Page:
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Maes v. Chrones

March 11, 2009

MANUEL JOSE MAES, JR., PETITIONER,
v.
LEA ANN CHRONES, ET AL., RESPONDENTS.



The opinion of the court was delivered by: Benjamin H. Settle United States District Judge

ORDER DENYING PETITION FOR WRIT OF HABEAS CORPUS

This matter comes before the Court on the First Amended Petition for Writ of Habeas Corpus (Dkt. 23). The Court has considered the petition, the answer, the traverse, and the remainder of the file and hereby denies the petition for the reasons stated herein.

I. PROCEDURAL AND FACTUAL BACKGROUND

Petitioner is a state prisoner currently incarcerated at Kern Valley State Prison in Delano, California. He filed a petition for writ of habeas corpus to challenge his 2004 Sacramento County conviction. Dkt. 1.

A. Petitioner's Trial

On April 15, 2004, Petitioner was convicted by a jury of the lesser-included offense of second degree murder (Cal. Penal Code § 187) with an enhancement for using a baseball bat as a deadly weapon (Cal. Penal Code § 12022(b)(1)). Lodged Document 9, Clerk's Transcript ("CT") at 215-16. On June 11, 2004, based on the conviction and the enhancement, the trial court sentenced Petitioner to an indeterminate term of 16 years to life imprisonment. Id. at 268.

B. Petitioner's Appeal

Petitioner appealed his conviction to the California Court of Appeals. Lodged Document 1. He raised multiple issues on appeal, including two that are relevant to this petition:

1. The trial court erred prejudicially in denying appellant's request to have the jury instructed with [California Pattern Jury Instruction ("CALJIC") No. 5.44]; and

2. The court erroneously instructed the jury that appellant bore the burden of proving that the victim had a violent character.

Lodged Document 1 at 12, 14.

On May 11, 2006, the court issued its opinion and summarized the facts of this case as follows:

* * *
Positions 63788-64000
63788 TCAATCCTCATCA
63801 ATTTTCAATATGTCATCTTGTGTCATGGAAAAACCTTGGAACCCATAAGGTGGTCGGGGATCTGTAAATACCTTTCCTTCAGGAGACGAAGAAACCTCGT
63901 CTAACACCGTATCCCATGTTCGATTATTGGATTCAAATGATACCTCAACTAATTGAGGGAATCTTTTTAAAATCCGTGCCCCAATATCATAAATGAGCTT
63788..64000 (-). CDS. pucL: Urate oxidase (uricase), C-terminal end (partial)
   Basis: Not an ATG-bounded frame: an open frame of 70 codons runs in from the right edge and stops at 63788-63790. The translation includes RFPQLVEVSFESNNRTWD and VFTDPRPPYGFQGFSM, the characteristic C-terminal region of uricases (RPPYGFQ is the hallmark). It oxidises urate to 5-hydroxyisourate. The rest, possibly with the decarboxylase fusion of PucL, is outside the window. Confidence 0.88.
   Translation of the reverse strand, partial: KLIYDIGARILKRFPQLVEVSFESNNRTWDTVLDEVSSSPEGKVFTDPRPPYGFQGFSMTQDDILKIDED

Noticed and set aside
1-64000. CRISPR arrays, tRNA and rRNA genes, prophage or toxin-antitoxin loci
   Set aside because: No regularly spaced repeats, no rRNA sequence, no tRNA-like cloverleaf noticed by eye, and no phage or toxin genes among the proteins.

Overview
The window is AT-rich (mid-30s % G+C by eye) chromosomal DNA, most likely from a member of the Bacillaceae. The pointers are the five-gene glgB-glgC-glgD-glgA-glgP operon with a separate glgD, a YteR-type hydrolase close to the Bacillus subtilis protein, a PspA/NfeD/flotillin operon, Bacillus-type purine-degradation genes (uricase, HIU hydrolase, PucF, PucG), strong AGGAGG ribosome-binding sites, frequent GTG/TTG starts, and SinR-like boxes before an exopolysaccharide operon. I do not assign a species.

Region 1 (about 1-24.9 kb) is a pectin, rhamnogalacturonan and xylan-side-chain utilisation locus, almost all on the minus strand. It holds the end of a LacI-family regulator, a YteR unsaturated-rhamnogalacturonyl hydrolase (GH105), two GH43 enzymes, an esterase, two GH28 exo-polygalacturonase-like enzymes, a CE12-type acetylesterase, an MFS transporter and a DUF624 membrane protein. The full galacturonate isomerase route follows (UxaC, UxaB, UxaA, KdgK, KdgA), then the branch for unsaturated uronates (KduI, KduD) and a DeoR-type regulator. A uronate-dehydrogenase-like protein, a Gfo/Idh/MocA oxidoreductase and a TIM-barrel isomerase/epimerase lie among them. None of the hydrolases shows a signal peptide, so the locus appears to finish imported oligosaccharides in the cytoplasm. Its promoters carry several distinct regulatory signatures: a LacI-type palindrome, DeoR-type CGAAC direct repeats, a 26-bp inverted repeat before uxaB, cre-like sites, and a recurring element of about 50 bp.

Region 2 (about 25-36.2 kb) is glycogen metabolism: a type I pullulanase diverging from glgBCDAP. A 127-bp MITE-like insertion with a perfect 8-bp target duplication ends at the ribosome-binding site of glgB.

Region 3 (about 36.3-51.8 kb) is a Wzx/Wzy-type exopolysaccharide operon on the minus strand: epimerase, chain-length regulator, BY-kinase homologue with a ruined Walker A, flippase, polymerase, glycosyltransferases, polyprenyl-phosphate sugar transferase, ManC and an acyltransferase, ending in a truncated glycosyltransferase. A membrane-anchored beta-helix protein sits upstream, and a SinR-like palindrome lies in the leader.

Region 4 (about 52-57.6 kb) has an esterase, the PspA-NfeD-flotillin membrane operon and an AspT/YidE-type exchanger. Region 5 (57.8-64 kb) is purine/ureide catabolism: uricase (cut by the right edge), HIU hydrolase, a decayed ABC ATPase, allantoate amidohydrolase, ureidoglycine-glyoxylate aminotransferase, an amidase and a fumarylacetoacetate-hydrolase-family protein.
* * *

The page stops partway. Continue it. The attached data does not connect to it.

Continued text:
Defendant lived with his extended family, including his mother, siblings, girlfriend, and child. On March 29, 2002, the family spent the day moving from one house to another around the block. The victim, a neighbor named John Sullivan, helped defendant move a washing machine.

The new house featured a converted garage, which was used as the bedroom for defendant's brother, Gabe. Late in the afternoon, a group of friends gathered in Gabe's new room to play video games, listen to music, drink, and smoke marijuana. Defendant and his girlfriend, Angela, argued loudly in the yard because Angela wanted to join the group and defendant thought it was inappropriate.

While defendant and Angela were arguing, the victim came over and tried to apologize to defendant for something he had done. (What that something was was never established.) Defendant angrily told him that he was interrupting, so the victim went into Gabe's room to get a beer. The victim then went back outside and again tried to approach defendant, telling him that he was sorry. Defendant did not want to hear the victim's apology and told the victim to leave. As the victim kept trying to apologize, defendant became increasingly angry, and he told the victim to "get the fuck out of here." Defendant told the victim he had five seconds to leave or he would "kick his ass." The victim instead went into Gabe's room in the converted garage.

Defendant followed him and again threatened to kick his ass. The victim repeated that he was going to stay put, that he wanted to talk to defendant, and that defendant should calm down. Defendant picked up a baseball bat and proceeded to beat the victim on his head and body.

Defendant's mother, Cynthia, heard screaming. She entered the garage and saw the defendant, in a rage, beating the victim until "he couldn't move anymore." The victim lay on the floor, covered in blood and moaning. Cynthia asked her son what he had done, and he replied, "I beat him up" and said the victim needed to mind his own business. When Cynthia told defendant to call an ambulance because the victim was going to die, defendant replied that the victim was fine.